Mucous Membranes Minimize


Examining the mucous membranes of the conjunctiva and gingiva are critical parameters in the assessment of a patient presented for colic. The color of the mucous membranes in a colicky horse may vary from pale pink to brick red to cyanotic blue to purple. A colicky horse can have normal mucous membranes. Simple obstructive or spasmodic colics rarely show degenerative changes in the color or refill time of the mucous membranes. Changes in color are most likely associated with vascular strangulating lesions which cause hypovolemic changes due to fluid redistribution.

Normal mucous membranes:
Pale mucous membranes: Occurs in horses suffering from shock form hypovolemia or pain. This finding may accompany other signs such as cold extremities.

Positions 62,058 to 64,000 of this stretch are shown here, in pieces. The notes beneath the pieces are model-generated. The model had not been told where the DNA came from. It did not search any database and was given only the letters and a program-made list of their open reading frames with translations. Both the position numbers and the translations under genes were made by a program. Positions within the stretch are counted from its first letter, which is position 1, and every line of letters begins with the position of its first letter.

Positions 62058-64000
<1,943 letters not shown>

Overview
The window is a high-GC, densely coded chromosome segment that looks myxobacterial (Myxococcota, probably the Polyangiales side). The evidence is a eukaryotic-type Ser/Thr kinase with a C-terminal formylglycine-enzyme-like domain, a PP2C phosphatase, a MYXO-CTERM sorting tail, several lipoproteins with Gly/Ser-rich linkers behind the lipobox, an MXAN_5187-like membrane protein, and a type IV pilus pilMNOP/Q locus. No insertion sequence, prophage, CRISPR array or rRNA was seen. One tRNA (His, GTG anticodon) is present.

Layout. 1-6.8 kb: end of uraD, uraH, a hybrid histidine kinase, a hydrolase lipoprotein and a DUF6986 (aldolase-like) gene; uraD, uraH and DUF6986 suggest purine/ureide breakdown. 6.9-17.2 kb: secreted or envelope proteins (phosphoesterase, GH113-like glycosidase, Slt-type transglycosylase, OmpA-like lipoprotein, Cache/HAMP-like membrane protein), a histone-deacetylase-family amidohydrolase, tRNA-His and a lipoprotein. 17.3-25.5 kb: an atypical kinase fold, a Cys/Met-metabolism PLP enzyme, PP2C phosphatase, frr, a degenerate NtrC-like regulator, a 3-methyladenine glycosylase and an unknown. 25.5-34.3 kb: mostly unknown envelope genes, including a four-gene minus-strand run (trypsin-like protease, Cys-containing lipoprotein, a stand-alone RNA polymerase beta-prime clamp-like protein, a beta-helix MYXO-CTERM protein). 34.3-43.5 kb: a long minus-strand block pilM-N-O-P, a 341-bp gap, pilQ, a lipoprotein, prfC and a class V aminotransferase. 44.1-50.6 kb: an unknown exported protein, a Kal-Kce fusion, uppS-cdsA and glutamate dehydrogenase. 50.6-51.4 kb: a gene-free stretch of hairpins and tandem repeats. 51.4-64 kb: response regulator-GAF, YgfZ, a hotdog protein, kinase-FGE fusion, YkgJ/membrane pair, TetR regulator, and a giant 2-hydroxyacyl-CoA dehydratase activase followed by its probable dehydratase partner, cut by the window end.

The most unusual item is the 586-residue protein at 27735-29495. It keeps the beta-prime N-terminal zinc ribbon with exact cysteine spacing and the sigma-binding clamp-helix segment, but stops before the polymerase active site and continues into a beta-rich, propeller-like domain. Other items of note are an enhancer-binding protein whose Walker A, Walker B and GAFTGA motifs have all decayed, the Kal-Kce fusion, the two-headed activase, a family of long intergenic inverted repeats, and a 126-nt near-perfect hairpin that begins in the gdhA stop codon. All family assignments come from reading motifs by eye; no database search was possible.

Red mucous membranes: Associated with septic or endotoxic shock when blood pools in the capillaries and small vessels.
Cyanotic mucous membranes: The result of severe or prolonged shock. This may be seen along with an overlying hyperemic tone due to the pooling of blood in the capillaries and the cell's subsequent depletion of oxygen. This indicated a poor prognostic sign and presents as a high surgical and anesthetic risk.
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